An Overview of the Compound
Tetrahydrocannabinolic acid (THCA) is one of the non-psychoactive compounds of the cannabis family. The cannabis (hemp) family is known to have a wide range of therapeutic benefits, and THCA is no exception. What makes it tick is that it doesn’t cause the user to get high. THCA acts as a precursor to tetrahydrocannabinol (THC). The implication is that it is just a chemical reaction away from THC. The intensity of this reaction increases when heat is raised or when the hemp is cooked or smoked. Therefore, THCA can only be obtained from fresh, wet cannabis.
THCA is present in two forms – THCA-A and THCA-B.
It should be noted that THCA is the major constituent in raw cannabis. When vaporized, or exposed to heat for a prolonged period of time, it gets converted to THC. The compound THCA serves as an agonist for the cannabinoid receptor. By so doing, it carries out its neuroprotective function.
Studies have shown that THCA has anti-inflammatory effects. Clinically, it plays a key role in medical cannabis production. Cannabis products used for medical purposes include cannabis tea. Also, THCA has been effectively used as a biomarker with THCV in drug testing and in distinguishing between cannabis varieties that have been processed and approved for therapeutic purposes, and other products from cannabis plant that are within the reach of patients.
Also, THCA is endowed with anti-proliferative properties that play an essential role in inhibiting the growth and spread of cancer cells. It also has antispasmodic abilities that combat spasms of the muscle. It would, therefore, be of great benefit to epileptic patients.
Studies have shown that THCA is of more use to the endocannabinoid system than THC or CBD – this it does while minimizing pain caused by inflammation. THC and CBD help to improve mood in response to physical pain. However, not much is done by these two compounds to deal with the root causes of the pain or systemic disease when compared to THCA. Compared to THC or CBD, THCA is more preferred due to its prolonged synergistic benefits that restore wellness and health which influences the mood.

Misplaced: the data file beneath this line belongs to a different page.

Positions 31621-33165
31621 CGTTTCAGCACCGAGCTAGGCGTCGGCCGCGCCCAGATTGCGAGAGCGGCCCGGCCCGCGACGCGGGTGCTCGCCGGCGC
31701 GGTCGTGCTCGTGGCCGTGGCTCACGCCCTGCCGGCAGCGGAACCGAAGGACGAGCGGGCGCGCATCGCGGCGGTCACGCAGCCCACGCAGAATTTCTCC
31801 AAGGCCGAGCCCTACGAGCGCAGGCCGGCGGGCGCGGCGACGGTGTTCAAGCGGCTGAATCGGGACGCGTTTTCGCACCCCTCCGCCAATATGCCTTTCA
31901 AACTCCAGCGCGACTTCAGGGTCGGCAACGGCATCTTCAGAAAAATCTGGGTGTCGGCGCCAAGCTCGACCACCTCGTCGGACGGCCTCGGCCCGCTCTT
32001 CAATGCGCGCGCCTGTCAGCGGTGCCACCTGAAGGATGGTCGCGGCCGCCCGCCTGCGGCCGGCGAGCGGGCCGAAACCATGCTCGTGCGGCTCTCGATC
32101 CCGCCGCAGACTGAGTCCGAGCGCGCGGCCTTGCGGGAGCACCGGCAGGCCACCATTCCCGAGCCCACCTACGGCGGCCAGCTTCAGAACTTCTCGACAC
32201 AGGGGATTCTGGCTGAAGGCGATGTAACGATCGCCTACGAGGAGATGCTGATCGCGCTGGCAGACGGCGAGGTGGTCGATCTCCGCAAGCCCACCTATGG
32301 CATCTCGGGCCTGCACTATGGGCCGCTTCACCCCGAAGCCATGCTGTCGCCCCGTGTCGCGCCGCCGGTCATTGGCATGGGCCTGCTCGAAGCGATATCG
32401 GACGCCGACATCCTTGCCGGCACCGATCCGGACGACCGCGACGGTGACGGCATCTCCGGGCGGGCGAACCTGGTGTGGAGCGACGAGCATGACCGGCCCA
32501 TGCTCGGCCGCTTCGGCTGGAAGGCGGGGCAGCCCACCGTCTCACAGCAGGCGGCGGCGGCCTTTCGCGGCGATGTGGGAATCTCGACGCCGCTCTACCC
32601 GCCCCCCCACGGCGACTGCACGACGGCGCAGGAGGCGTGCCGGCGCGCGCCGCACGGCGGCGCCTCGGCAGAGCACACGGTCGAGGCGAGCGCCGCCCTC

THCA does not have any impact on CB1 receptors. Instead, it influences the human endocannabinoid system. Four functions of the endocannabinoid system are affected by THCA and they include:
- COX-1 release
- Inhibition of COX-2
- Interleukin-10 secretion
- Inhibition of tumor necrosis factor – alpha.
The effects of THCA on the endocannabinoid system is different compared to THC and CBD. This is because while THCA is acidic, THC and CBD have a neutral PH (i.e. they are neither acidic nor basic).
Modulation of the autonomic nervous system is also handled by THCA. The same applies to the microcirculation and the autoimmune system. Studies show that THCA also has anti-proliferative and immune supportive function. However, there is not much clinical data to prove this claim.
There is evidence to support the claim that THCA may help treat lupus. Relief of symptoms takes a few days after administration. Patients who wish to treat the accompanying nausea can make cannabis juice complete with THCA for quick relief with no psycho-activity.
It has been established that THCA has neuroprotective properties. It prevents cell death in dopaminergic neurons. Parkinson’s disease arises as a result of the death of dopamine-producing neurons.
Summary of Therapeutic Effects
- Reduction of appetite loss and vomiting caused by nausea
- Protective capacities for the treatment of neurodegenerative diseases such as Parkinson’s
- Anti-inflammatory properties.
Muscle spasms, insomnia, and pain are other therapeutic avenues supported by testimonies from patients.
Despite all the benefits listed above, there is still need for further research to verify these facts before we can fully comprehend what THCA means for the future of cannabinoid-based medicines.
Medical Acids Cannabinoids, United States Patent Number US, 7,807,710 B2.
Lectures of William Courtney, MD. He has made major contributions in the field of THCA application in the form of raw juiced cannabis for the treatment of diseases.
Publications and lectures of Professor Raphael Mechoulam PhD. His major contributions are in the field of the constituents of cannabis and the endogenous cannabinoids found in the brain and the periphery.